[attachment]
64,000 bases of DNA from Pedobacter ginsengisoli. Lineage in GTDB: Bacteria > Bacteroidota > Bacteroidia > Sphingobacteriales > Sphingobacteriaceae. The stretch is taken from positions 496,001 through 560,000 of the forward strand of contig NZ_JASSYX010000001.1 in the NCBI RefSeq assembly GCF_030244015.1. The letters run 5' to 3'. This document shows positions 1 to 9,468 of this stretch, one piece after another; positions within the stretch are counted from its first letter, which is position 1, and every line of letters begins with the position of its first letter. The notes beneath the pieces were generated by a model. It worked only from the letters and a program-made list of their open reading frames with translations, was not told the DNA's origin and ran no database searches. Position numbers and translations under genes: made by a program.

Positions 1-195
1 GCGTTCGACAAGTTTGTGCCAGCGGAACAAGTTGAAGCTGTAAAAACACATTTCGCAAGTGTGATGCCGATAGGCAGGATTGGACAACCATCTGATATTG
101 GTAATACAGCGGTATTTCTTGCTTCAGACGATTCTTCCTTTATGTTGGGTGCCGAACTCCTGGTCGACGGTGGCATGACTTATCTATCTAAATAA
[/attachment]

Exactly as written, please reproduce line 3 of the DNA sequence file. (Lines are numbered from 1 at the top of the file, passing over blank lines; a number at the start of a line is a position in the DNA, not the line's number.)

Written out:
1 GCGTTCGACAAGTTTGTGCCAGCGGAACAAGTTGAAGCTGTAAAAACACATTTCGCAAGTGTGATGCCGATAGGCAGGATTGGACAACCATCTGATATTG